My friends enabled my avoidance

Some of my friends also enabled some bad habits that I want to stop doing now. They let me and even encouraged me to avoid things. Part of my exposure therapy is not avoiding things that aren’t objectively dangerous. I don’t want to avoid things anymore, but the message hasn’t sunk in for my friends yet.

Several people know that I hate blood, decapitation, violence, and related things. When there are scenes in movies with those things, they say, “[My Name], don’t look!” They say, “I don’t think you’ll like this movie, it’s not for you.” When I ask, “What are you laughing at on your phone?” they say, “You don’t want to know, you won’t like it, it’s bad, trust me.”

I very much appreciated these warnings at times when I felt like I needed them, but now I feel like I can handle things. I know that avoidance makes my fears stronger. I don’t want to avoid! I am ready to face scary things!

It’s just frustrating that my old habits were so deeply engrained that they spread to my friends, and now I have to change my friends’ habits, too, not just my own.

Overall

Overall, I’m doing so much better now than I was a few months ago. A couple of weeks before final exams, someone asked me how I was doing, and I said “good”! She said, “haha, like the dog in the fire meme?”

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“This is fine” meme — image from https://knowyourmeme.com/photos/1401347-this-is-fine

Meaning, was I saying that things were fine when I was really super stressed out about finals? I wasn’t! I was serious that I was doing well! As I thought back on the conversation afterwards, I realized that I wasn’t just doing well, I was doing the best I had been in the past two years. That seems quite amazing to me.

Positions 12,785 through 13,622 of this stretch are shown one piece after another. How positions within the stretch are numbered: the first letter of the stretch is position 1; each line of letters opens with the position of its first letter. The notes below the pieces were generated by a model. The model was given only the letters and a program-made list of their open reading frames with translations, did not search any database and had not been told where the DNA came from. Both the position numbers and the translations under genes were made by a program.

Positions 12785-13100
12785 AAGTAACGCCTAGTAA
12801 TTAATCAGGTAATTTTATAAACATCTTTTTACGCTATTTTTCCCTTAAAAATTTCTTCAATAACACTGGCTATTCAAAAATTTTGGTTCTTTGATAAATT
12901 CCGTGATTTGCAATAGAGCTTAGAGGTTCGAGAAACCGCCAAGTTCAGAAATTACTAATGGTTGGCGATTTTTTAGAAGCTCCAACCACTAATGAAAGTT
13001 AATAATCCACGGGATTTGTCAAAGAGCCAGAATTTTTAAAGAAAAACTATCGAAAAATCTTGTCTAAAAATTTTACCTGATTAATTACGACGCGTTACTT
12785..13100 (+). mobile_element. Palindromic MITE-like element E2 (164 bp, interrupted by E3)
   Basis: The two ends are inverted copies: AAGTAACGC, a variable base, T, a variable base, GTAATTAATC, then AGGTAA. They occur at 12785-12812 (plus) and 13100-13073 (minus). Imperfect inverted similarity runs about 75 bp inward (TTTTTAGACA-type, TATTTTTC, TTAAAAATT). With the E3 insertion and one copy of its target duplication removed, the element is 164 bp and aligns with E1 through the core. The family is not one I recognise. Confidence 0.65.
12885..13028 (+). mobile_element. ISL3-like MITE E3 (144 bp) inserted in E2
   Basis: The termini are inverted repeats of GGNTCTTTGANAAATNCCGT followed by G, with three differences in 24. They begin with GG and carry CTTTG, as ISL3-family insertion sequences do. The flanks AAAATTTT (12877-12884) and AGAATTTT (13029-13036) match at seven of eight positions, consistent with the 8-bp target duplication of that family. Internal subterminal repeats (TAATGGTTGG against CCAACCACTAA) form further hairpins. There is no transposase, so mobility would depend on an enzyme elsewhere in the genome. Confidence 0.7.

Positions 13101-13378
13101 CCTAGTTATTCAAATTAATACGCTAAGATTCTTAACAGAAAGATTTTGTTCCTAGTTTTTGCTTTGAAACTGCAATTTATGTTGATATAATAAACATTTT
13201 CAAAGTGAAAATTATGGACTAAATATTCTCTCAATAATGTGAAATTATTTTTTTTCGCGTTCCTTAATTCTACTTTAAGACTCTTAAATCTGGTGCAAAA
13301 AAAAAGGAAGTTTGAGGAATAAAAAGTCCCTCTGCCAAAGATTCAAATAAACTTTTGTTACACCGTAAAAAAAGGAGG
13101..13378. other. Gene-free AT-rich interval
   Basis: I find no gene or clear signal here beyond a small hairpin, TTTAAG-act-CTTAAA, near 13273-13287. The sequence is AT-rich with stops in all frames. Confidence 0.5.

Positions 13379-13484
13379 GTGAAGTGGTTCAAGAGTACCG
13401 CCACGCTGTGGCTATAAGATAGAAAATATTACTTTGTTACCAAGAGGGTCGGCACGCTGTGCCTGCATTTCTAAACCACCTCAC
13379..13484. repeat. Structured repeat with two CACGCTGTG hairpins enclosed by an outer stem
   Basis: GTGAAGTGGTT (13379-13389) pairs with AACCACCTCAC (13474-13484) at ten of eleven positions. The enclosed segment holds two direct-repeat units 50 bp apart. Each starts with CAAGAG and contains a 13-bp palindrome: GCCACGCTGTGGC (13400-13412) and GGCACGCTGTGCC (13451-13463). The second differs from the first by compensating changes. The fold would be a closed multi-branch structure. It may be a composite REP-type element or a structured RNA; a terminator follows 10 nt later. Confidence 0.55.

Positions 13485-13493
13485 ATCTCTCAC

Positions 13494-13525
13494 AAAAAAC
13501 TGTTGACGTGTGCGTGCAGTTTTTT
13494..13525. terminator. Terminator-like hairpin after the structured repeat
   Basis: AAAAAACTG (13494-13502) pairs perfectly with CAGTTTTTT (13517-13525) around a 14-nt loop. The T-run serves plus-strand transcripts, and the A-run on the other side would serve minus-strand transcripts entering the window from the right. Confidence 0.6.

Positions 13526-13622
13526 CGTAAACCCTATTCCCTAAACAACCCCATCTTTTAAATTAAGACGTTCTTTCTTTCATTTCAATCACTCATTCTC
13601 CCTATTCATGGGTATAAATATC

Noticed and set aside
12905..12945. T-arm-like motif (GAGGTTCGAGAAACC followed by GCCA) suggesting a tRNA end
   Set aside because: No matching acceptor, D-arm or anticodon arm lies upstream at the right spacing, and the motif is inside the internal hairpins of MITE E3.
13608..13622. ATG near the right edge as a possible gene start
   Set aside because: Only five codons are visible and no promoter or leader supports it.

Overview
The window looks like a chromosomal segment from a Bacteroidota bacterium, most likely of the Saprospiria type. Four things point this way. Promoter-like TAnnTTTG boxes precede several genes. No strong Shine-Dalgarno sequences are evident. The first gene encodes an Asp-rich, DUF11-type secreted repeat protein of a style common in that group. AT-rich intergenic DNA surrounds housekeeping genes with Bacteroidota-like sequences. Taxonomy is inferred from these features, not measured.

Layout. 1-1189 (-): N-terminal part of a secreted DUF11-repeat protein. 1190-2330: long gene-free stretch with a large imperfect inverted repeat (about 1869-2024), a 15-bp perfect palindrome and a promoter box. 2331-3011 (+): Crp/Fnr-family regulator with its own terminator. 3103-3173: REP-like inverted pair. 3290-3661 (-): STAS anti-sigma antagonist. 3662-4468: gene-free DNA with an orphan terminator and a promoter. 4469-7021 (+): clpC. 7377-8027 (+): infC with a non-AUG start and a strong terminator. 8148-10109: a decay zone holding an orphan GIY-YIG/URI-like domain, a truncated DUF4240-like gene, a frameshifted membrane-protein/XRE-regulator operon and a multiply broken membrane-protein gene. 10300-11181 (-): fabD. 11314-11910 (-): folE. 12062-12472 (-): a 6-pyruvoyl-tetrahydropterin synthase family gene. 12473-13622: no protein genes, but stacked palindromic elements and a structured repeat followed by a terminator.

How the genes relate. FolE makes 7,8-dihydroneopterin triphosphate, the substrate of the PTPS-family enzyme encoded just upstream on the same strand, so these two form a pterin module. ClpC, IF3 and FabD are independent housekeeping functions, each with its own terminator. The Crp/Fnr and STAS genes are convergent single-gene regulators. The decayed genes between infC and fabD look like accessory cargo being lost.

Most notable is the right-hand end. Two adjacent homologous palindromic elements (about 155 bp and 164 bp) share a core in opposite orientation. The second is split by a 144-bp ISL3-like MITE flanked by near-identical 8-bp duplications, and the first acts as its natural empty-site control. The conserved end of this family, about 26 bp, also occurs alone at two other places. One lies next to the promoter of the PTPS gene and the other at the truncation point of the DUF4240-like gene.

I wrote this post because I think I had an idea in my head of “getting better” that was all perfect sunshine and butterflies, and I wanted to express the ways in which getting better is still hard. But the positives definitely outweigh the negatives. 🙂

Affirmations

Affirmation #16 — I am imperfect

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cannot be perfect.

It is impossible.

I cannot do everything.

I cannot prevent everything bad from happening.

I am imperfect.

The world is imperfect.

It sucks sometimes.

It’s the way it is.

I have a life to live,

Not a death to prevent.


 

This affirmation is maybe not as uplifting as some of the others, but it can be freeing. It’s more about radical acceptance of my inability to control everything.

I was in a bad car accident a few years ago, and for a long time afterwards, I fixated on the things I could have done to prevent it and ways to be safer in the future. I was very cautious. I avoided traveling, long car trips, and driving on the highway because I feared they would lead to situations where another accident would happen. I carried safety gear around with me wherever I went. My backpack was big and bulky, but I carried it with me everywhere.